Breast cancer is the most common cancer affecting women. In 2017, it is estimated that 17,586 Australian women will be diagnosed with breast cancer; however it is important to remember that most women survive breast cancer.
Breast cancer in men is rare with the latest statistics recording 144 Australian men diagnosed in 2017.
Breast cancer in 2017
- One in eight Australian women will be diagnosed with breast cancer before the age of 85.
- It is estimated that in 2018, 18,087 Australian women will be diagnosed with breast cancer or approximately 49 each day.
- Approximately 28% of new cancers diagnosed in women in 2017 were breast cancer.
- Breast cancer is the most common cancer diagnosed in women, including Aboriginal and Torres Strait Islander women.
- A woman’s risk of developing breast cancer increases with age, with the average age of first diagnosis in women being 61 years. 79 per cent of new cases of breast cancer develop in women over the age of 50.
- Approximately 5–10% of breast cancers are due to a strong family history or a known genetic mutation.
- Although generally thought of as a disease affecting women, it is estimated that 148 men will be diagnosed with breast cancer in 2018. The number of men diagnosed with breast cancer in Australia increased from 61 in 1982 to 113 in 2008.
Breast cancer survival
- Australia has one of the best breast cancer survival rates in the world.
- The five year survival rate for women diagnosed with breast cancer is 90.1%. Improvements in survival are attributed to earlier detection of breast cancer through regular mammograms, regular self-examinations and improved treatment outcomes for breast cancer.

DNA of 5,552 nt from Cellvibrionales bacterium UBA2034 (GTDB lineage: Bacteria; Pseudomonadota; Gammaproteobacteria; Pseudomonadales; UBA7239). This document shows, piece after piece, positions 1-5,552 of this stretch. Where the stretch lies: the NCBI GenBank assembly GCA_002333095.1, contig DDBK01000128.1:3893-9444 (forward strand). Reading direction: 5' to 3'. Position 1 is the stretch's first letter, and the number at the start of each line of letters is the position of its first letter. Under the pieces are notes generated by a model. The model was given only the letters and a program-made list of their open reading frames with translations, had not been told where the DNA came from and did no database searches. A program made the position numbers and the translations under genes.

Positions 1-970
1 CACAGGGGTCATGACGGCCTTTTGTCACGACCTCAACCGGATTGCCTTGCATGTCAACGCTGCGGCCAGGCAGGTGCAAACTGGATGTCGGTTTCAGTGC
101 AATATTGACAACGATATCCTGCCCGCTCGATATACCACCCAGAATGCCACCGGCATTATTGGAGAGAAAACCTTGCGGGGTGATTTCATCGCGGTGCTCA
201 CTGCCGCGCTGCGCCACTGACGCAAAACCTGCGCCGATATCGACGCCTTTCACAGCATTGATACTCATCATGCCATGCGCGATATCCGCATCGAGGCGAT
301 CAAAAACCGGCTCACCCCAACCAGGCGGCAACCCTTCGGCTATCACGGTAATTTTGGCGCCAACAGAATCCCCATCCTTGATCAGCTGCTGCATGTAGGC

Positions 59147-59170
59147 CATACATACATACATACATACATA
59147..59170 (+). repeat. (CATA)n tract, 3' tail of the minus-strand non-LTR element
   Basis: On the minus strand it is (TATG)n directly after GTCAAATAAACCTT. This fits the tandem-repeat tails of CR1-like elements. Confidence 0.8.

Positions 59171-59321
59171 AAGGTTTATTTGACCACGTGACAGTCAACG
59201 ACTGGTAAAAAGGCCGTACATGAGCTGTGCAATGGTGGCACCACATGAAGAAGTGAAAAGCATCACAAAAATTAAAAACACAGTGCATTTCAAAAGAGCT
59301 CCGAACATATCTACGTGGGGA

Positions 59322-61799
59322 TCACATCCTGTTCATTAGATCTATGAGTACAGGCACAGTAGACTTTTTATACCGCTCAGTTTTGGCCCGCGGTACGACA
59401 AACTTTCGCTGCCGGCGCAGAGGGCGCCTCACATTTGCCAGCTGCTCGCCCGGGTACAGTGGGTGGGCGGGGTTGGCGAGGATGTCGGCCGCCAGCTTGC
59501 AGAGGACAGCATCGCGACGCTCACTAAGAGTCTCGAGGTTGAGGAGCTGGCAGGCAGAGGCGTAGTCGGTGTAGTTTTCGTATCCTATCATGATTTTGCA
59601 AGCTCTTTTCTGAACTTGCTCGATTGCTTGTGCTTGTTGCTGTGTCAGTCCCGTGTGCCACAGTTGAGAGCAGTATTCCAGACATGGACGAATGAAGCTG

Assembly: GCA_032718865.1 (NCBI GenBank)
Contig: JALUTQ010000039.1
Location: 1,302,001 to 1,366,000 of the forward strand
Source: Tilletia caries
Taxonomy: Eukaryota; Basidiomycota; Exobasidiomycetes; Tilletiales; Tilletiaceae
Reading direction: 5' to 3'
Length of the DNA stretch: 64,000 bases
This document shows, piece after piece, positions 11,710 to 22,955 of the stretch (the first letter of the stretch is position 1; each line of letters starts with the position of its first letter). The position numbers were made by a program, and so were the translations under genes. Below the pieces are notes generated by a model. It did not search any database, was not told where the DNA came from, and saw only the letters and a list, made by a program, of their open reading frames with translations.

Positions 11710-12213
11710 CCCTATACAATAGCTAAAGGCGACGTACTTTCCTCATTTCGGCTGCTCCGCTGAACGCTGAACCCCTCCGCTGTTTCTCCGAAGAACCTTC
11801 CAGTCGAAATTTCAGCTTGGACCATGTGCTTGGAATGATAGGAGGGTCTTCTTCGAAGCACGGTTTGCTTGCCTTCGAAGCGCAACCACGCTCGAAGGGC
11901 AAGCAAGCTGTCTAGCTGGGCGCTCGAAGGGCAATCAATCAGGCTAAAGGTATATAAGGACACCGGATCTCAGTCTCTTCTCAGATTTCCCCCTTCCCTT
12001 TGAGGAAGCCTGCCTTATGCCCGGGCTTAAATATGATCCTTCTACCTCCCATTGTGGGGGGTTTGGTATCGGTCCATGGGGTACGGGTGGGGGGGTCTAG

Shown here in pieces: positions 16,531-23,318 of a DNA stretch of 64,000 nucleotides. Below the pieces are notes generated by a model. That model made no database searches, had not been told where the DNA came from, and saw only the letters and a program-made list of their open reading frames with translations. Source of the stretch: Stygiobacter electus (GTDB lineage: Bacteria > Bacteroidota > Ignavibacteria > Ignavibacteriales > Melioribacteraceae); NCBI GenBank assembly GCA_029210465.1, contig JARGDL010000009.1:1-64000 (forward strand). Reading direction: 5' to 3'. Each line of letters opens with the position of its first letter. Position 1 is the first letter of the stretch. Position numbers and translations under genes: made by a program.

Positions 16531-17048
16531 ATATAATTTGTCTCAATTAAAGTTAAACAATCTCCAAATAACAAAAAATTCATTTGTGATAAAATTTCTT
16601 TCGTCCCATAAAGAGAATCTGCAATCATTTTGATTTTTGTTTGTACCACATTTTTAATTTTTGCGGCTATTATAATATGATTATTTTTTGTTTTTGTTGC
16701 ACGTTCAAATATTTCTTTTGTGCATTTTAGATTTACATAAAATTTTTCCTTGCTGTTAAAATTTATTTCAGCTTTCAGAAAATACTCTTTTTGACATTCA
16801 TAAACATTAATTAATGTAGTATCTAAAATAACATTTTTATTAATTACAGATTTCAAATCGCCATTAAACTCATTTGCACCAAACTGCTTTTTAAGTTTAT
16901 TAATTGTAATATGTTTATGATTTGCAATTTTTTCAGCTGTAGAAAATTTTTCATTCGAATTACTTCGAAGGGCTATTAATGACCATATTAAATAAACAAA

- The chance of surviving at least 10 years is now 83%.
- In 2012, there were 193,730 individuals alive who had been diagnosed with breast cancer in the previous 31 years.
Breast cancer mortality
- Breast cancer is the second leading cause of cancer-related death in Australian women, accounting for 14.9 per cent of all cancer deaths in women.
- It is estimated that 3,157 Australian women, and 28 men, will lose their lives to breast cancer in 2018, an average 8 people a day.
- In 2014, there were 2,844 deaths from breast cancer (2,814 women and 30 men) or on average, eight deaths every day.
- In 2007, there were 2,706 deaths from breast cancer (2,680 women and 26 men) or on average, seven deaths every day.
Western Australian statistics
In 2014, 1,737 women were diagnosed with breast cancer in Western Australia
- 1,384 in metro areas, 353 in rural areas
- 249 women died from the disease in WA
In 2012, 1608 women were diagnosed with breast cancer in Western Australia
- 1284 in metro areas, 324 in rural areas
- 285 women died from the disease in WA
In 2010, 1444 women were diagnosed with breast cancer in Western Australia
- 1163 in metro areas, 280 in rural areas
- 237 women died from the disease in WA
WA trends and projections on incidence
- 2012: 1440 cases
- 2013: 1470 cases
- 2014: 1501 cases
- 2019: 1658 cases
- Cancer Australia
- The Western Australian Cancer Registry
Australian Institute of Health and Welfare & Cancer Australia 2012. Breast cancer in Australia: an overview. Cancer series no. 71. Cat. No. CAN 67. Canberra: AIHW.
Breast Cancer Network Australia
Current Breast Cancer Statistics in Australia
Figures are from the Australian Institute of Health and Welfare 2017 report, Cancer in Australia 2017. Cancer series no. 71. Cat. No. CAN 100. Canberra: AIHW